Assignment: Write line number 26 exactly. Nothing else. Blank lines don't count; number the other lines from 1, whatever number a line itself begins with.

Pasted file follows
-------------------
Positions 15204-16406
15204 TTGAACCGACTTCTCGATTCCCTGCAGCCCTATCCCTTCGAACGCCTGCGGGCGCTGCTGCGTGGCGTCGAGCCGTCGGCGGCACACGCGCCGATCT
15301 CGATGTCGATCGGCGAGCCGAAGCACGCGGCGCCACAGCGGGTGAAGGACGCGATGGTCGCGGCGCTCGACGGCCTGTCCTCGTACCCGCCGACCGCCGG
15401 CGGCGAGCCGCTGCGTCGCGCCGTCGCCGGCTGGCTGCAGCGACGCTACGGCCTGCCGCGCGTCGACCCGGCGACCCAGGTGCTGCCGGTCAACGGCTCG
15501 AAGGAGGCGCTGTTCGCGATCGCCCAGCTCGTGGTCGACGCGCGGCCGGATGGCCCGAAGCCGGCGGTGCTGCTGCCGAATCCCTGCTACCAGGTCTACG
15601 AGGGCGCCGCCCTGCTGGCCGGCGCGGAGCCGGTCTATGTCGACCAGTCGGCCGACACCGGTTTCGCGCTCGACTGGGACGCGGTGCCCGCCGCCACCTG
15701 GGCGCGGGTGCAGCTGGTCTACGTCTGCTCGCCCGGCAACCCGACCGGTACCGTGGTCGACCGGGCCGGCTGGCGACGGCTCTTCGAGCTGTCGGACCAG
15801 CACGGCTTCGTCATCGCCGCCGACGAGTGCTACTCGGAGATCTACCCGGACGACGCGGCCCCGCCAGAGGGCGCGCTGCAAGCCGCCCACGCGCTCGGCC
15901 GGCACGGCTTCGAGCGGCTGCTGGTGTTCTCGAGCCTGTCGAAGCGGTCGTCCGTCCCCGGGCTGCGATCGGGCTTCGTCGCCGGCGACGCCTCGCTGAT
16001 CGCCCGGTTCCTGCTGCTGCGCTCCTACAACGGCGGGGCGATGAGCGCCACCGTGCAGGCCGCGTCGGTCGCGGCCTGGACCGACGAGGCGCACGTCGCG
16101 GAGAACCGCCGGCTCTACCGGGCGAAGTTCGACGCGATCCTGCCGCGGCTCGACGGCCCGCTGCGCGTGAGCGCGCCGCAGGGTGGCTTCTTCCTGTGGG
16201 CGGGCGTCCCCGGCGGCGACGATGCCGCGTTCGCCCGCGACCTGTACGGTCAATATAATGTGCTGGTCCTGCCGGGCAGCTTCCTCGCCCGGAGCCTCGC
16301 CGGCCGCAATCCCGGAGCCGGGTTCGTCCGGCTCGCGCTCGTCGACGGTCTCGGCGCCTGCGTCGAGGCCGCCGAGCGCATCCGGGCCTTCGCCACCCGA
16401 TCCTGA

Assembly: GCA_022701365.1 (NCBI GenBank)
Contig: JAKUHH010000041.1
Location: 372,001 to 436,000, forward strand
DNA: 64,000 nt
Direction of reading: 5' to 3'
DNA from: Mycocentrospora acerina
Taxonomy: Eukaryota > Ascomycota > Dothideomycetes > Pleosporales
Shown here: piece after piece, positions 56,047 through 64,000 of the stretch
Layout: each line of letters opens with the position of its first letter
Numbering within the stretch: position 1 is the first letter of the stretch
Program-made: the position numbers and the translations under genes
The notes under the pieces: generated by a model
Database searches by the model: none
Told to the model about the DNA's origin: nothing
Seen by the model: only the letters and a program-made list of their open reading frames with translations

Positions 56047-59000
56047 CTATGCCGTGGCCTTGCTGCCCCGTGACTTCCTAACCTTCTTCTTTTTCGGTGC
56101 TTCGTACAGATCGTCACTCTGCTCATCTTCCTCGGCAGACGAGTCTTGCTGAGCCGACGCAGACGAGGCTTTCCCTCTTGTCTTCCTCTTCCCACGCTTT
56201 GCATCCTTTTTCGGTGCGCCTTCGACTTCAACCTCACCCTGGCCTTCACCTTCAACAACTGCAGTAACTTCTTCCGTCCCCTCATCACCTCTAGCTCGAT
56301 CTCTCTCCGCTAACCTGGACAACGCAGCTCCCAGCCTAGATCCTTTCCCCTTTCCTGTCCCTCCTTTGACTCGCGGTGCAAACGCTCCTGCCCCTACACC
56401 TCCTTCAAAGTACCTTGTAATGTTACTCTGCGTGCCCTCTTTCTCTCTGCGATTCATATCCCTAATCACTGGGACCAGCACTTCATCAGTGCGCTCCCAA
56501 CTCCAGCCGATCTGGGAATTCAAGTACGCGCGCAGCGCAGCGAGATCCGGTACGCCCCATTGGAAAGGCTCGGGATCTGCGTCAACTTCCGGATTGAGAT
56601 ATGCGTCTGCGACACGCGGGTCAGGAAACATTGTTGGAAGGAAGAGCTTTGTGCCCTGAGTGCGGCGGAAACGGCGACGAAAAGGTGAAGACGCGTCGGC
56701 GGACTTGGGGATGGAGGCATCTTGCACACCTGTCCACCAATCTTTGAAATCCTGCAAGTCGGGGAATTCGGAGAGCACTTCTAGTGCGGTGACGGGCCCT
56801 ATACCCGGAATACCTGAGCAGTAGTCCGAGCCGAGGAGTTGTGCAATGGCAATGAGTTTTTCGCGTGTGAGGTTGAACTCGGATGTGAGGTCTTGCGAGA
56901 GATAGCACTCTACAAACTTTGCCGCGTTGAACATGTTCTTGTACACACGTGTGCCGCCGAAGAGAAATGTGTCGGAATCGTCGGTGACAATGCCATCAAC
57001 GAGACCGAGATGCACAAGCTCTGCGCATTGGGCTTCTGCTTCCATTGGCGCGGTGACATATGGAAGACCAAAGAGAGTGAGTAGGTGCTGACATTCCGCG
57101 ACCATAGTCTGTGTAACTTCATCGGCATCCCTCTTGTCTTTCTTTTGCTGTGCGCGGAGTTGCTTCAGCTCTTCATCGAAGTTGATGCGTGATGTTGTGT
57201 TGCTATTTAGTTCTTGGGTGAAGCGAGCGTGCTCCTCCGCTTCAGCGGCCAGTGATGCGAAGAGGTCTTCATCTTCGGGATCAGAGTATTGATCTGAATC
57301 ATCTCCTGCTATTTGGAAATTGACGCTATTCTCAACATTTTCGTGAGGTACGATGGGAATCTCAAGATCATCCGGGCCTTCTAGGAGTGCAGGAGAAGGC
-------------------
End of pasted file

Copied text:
The notes under the pieces: generated by a model